The last motion filed to prevent salvage logging on the high-severity burned area in the Rim Fire as outlined in the U.S. Forest Service Record of Decision has been denied by both the District Court and, on appeal, the 9th Circuit. The last motion was one of three that were filed and all three were denied. The U.S. Forest Service to date has not had any delays by the complaints filed and restoration activities are underway. The collaborative effort from community groups, environmental organizations, business, local officials and the Forest Service have ensured a smooth and effective process.
Restoration forestry projects have been up and running since the fire was declared completely extinguished and the continued even during the review of the complaints. Removal of roadside hazard trees on Forest Service public roads started in May and the project was just recently completed. Trees are deemed a roadside hazard that posed a danger to the public by falling on to roads where people and cars travel. Roadside hazards are critical projects to ensure public safety and access to the National Forest and park.
Salvage logging efforts have also begun. Salvage logging is one of many forestry management tools land managers can use to help restore the landscape after a wildfire. Areas in need of salvage logging are areas that were burned so intensely that trees and forests would have difficulty growing back. Salvage logging can improve the ecology of an area impacted by high-intensity burns and allow new forests to grow while making the landscape more resistant to future catastrophic wildfire. Replanting of a wide range of trees species natural to the area is also conducted to help the forest grow back strong.
Since November 1st, approximately 20,000 acres, or about 210 million board feet of Forest Service timber, has been sold to be salvage logged. The revenue from selling the burnt timber is believed to bring in approximately $2 million to the treasury to date. There are still some acres of the salvage-designated area within the high-severity burn that is left to sell. The 100 million board feet left to be sold could return about $1 million to the treasury. Revenue from selling salvage logs can pay for other restoration efforts to improve the overall health of the entire landscape making the land more ecologically sound.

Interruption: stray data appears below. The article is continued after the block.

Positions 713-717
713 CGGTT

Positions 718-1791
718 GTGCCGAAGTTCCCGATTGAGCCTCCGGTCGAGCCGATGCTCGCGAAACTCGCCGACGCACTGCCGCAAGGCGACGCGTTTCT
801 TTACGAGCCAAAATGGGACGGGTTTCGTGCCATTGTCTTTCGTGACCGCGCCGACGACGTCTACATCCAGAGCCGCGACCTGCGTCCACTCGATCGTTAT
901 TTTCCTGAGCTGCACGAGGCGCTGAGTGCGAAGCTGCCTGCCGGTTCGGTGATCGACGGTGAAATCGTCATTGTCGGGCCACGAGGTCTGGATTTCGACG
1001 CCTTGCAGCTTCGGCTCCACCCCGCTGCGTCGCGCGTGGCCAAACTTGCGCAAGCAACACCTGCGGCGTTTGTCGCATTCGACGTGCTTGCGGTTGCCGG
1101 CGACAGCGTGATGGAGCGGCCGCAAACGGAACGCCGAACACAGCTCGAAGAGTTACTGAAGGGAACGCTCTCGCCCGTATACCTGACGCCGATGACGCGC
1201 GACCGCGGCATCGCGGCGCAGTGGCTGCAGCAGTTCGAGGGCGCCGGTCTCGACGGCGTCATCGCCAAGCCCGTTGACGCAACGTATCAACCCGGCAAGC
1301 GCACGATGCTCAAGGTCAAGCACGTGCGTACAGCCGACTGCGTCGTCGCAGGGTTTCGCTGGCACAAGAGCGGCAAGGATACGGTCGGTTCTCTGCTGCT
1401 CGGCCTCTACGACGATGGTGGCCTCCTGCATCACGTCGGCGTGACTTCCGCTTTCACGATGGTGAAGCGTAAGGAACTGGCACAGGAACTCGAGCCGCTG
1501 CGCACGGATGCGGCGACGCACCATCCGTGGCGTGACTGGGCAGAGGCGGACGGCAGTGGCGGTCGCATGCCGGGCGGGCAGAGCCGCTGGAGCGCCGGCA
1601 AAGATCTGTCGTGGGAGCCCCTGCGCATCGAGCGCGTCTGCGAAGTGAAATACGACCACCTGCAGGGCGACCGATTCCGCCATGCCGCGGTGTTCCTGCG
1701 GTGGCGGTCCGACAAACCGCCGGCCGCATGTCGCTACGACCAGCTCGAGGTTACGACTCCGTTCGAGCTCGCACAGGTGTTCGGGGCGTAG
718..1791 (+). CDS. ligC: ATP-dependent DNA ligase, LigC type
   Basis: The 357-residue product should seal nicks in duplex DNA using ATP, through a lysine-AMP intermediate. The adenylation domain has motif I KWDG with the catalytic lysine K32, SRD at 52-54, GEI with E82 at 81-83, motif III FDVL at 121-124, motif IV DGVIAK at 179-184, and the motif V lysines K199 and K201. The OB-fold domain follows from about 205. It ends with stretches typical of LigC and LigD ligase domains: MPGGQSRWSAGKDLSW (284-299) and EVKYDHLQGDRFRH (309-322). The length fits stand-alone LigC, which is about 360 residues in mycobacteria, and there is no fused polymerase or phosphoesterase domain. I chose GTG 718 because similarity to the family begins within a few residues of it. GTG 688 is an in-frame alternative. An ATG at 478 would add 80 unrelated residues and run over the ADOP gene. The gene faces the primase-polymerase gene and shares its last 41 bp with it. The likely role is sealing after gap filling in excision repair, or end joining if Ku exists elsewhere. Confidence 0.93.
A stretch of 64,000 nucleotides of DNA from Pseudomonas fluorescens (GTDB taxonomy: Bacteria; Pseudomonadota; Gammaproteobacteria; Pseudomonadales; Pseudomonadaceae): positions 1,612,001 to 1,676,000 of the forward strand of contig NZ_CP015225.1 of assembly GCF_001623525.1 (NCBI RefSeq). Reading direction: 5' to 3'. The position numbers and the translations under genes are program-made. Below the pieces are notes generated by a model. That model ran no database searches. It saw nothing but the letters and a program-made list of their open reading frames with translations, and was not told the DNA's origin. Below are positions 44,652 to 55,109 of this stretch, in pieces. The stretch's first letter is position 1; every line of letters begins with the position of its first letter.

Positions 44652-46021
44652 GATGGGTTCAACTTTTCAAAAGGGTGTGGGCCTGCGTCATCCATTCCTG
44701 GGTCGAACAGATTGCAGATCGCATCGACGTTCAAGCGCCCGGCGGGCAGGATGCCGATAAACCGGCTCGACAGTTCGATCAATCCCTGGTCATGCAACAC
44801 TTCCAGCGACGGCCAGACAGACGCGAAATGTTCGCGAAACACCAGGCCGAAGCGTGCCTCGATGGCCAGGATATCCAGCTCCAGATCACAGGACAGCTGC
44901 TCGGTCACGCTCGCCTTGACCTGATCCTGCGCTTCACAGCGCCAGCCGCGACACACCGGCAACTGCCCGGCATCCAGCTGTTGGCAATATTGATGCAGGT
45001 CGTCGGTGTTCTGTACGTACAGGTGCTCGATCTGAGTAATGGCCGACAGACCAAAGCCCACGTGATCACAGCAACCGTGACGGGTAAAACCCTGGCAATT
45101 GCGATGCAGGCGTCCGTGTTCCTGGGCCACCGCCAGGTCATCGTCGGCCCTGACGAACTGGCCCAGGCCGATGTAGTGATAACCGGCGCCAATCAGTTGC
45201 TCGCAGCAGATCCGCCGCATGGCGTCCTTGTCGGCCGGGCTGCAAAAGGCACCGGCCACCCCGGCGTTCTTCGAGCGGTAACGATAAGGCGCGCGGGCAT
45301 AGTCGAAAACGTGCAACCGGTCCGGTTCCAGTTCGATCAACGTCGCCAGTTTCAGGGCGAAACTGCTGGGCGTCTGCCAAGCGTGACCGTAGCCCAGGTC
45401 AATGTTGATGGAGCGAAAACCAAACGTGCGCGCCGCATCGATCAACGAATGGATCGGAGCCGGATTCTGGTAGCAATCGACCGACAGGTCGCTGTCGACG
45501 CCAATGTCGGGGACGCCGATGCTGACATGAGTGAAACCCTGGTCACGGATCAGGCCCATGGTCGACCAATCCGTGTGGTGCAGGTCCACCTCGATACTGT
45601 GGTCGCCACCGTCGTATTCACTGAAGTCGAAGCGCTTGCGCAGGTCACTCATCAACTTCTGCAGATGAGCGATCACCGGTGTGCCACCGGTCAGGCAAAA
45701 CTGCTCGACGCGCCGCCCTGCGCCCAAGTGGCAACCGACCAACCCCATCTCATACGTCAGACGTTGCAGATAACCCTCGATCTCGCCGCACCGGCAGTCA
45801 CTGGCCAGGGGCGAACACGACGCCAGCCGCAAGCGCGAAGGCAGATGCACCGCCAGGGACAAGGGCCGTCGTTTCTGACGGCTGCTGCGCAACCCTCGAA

Salvaging this timber will maintain approximately 250 sawmill jobs in Tuolumne County along with 400-500 ancillary trucking and logging jobs. This positive economic impact should last through 2015. Soon after that, rot will deteriorate the tree to the point where the timber can no longer pay for the service of removing it. The two sales have gone unsold had a heavy biomass component that made then uneconomical. The Forest Service and local leaders are working to repackage these sales to come up with a plan that works for the community as well as a benefit to the environment while upholding the environmental regulations and laws that guide all logging efforts.
Since the Rim Fire tore through the area and devoured over 250, 000 square miles of National, State and private forested land, the community has come together to put together a solution with positive environmental, economical and social sense. The whole effort to restore forests has been very successful due to cooperation of a diverse group of individuals, organizations and government agencies.